from iraq to life in prison for the rape and murder of a 14-year-old girl. this case prompted a public outcry because the suspect should have been deported after his asylum application was rejected. instead he was allowed to stay in the country, and that is when he became a murderer. reporter: life imprisonment for 22-year-old ali bashar. that is the toughest sentencnce allowed under german law. the judge said he has shown neither compassion nor remorse. for susanna's mother, this made it even harder. >> on the one hand, i am grateful for the verdict. he cannot do anything to any girl or anyone else anymore. but on the other hand, it still does not bring my daughter back. reporter: in may last year, bashar raped and murdered susanna. two weeks passed before any trace of her body was found. acting on a tip from another
migrant who had been living with bashar, police discovered susanna's corpse next to a railway track in a hole covered with dirt and branches. the rejected asylum-seeker and his family fled to northern iraq, but he was arrested there and handed over to g german authoritities. he confessed to killing susanna but denied raping her. susanna's father said he was shocked by bashar's unrepentant misogynistic remarks, as were others at the trial. >> the perpetrator showed no remorse, empathy, or understanding that he could have done something wrong. that this was really a crime. and as the presiding judge also put it, the perpetrator tried to blame others, implying the girl was promiscuous and her death was her own fault and that he was not guilty at all. reporter: far right-wing groups have seized on the case, saying it shows the govererent's
migratation policy has had disastrous consequences. authorities had denied bashar's request of asylum and said he was supposed to have been deported long ago. but because of the severity of the crimes, the court ruled he will never qualify for early release from prison. ali bashar faces another trial on charges of raping an 11-year-old girl. brent: here are some of the other stories now that are making headlines around the world. an airstrike on a syrian hospital in the rebel stronghold of idlib has killed six people. and now the hospital is out of order. that is according to the white helmets activist group. fighting in syria's northwest has ground on while the government negotiates with the united nations over a possible peace process. algeria has placed the country's former industry minister under arrest for corruption.n. he is the latatest senior officl to be detained and madade ongoig investigations after mass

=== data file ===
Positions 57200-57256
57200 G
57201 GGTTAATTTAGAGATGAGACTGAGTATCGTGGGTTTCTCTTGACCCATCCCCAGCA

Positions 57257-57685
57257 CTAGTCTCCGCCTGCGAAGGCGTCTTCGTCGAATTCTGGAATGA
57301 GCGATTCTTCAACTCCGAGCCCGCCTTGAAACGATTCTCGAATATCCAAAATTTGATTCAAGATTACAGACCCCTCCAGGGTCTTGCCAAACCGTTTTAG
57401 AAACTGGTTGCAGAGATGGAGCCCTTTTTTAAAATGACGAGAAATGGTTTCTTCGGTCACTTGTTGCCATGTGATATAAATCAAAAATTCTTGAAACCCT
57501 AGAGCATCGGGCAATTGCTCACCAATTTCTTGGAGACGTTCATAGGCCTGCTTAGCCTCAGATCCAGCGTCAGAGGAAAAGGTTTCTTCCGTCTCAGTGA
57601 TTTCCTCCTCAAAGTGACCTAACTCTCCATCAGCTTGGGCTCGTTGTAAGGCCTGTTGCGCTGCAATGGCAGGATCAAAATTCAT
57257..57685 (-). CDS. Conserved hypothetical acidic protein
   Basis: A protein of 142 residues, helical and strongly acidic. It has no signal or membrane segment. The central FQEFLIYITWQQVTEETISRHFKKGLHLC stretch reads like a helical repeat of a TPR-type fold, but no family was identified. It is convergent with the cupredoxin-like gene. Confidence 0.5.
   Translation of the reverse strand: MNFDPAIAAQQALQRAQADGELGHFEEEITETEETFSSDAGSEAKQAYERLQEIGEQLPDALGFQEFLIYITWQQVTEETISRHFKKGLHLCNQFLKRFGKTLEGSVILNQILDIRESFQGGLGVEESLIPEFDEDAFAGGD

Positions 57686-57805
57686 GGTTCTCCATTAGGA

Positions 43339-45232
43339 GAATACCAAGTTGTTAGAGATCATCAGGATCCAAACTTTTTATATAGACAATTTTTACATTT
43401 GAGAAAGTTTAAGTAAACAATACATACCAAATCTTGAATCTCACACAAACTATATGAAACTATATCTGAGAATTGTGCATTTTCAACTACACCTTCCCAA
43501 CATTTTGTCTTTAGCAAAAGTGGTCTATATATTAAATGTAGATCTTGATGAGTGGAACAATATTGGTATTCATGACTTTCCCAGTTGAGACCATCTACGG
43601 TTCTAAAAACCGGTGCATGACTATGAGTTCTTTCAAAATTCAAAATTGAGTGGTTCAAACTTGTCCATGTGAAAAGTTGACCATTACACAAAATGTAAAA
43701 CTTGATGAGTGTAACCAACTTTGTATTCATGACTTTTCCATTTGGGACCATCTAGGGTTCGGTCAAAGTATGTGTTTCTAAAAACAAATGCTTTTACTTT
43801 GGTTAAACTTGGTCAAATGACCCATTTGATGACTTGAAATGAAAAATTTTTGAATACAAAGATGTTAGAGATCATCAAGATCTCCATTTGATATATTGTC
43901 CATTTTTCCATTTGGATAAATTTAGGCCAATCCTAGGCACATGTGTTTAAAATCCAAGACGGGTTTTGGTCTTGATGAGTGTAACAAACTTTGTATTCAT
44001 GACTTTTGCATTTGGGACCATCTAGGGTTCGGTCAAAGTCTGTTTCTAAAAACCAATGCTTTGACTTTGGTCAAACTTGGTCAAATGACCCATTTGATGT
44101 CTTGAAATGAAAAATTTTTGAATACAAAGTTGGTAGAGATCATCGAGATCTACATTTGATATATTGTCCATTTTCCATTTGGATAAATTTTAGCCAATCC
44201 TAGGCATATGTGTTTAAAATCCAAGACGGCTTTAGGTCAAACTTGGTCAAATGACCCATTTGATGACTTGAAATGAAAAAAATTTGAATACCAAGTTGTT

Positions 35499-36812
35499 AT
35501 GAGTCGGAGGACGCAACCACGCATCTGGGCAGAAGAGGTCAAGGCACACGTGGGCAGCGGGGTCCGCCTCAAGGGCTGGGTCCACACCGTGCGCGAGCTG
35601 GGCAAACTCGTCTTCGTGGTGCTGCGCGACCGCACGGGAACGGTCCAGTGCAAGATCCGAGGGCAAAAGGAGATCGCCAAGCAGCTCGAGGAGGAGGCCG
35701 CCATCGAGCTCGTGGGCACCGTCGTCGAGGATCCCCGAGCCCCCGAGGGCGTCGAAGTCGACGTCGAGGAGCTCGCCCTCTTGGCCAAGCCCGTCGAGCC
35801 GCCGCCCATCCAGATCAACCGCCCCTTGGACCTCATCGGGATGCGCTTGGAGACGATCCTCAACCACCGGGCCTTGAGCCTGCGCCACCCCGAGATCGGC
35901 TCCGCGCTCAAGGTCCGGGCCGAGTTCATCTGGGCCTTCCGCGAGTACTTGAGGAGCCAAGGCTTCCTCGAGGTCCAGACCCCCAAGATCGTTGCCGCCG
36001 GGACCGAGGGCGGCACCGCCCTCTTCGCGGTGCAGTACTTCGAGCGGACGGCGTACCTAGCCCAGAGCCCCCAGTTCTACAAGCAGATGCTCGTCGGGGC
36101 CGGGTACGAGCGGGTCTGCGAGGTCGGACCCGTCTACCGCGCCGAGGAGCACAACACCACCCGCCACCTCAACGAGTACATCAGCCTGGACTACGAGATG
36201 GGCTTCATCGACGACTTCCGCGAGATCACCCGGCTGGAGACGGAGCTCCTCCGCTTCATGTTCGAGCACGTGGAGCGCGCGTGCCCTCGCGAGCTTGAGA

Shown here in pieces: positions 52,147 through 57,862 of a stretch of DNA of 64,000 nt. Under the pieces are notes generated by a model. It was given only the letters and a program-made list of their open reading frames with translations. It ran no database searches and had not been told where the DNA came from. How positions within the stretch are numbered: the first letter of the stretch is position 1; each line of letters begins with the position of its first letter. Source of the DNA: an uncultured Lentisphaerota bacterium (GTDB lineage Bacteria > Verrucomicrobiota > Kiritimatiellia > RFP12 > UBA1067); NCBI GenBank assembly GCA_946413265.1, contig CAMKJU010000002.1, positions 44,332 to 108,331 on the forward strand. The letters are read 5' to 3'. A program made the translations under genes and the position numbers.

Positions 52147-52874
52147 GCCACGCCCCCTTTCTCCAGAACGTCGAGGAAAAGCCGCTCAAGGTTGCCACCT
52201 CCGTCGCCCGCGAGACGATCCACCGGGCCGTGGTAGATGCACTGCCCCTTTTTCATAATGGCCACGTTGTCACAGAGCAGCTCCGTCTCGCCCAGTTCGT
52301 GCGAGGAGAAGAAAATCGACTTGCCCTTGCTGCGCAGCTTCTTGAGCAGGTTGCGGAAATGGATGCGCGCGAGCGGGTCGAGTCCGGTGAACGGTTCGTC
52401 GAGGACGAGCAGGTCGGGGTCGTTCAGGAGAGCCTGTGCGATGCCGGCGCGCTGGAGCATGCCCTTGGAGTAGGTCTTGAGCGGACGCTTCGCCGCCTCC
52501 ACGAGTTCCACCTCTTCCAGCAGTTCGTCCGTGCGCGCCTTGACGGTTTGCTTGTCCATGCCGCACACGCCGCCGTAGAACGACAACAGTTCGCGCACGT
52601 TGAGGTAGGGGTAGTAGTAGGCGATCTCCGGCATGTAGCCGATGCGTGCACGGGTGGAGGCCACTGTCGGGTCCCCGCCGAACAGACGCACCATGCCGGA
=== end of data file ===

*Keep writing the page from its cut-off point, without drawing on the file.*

protests began earlier this year. prosecution n of corrupt officis has been achieved demand of demonstrators. the united states wants to build a military alliance to safeguard the strategic waters off iran and yemen. the u.s. says it aims to guarantee navigation in the strait of hormuz and bab al-mandab, both crucial trade routes. this comes amid an escalation of tensions between washington n ad tehran. the u.s. rapper nikki mininaj canceled a concert in saudi arabia. she saiaid she wanted to send a single - -- symbol of solidarity to the kingdom. she was supposed to headline the world festival next week but backed down after widespread criticism over saudi arabia's human rights record. britain's ambassador to the united states, kim darroch, has resigned just days after confidential memos branding donald trump's administration as
inept, were leaked. his resignation comes after trump hit back, calling darroch a pompous fool, and british prime minister theresa may foolish when she backed the diplomat. scientists are sounding the alarm about the growth of algae in the world's oceans. a huge mass of algae has just been located off the coast of south america. sometimes it is toxic and kills wildlife like dolphins and turtles. seaweed is another form of algae, and it is starting to take a toll on tourists. reporter: the caribbean and he go for mexican are tourism magnets, boasting sun, sandy beaches, and crystal clear water. but this picture is being disrupted by an unwelcome visitor. like here at a beach in mexico which now looks like this. sarcasm -- sargassum is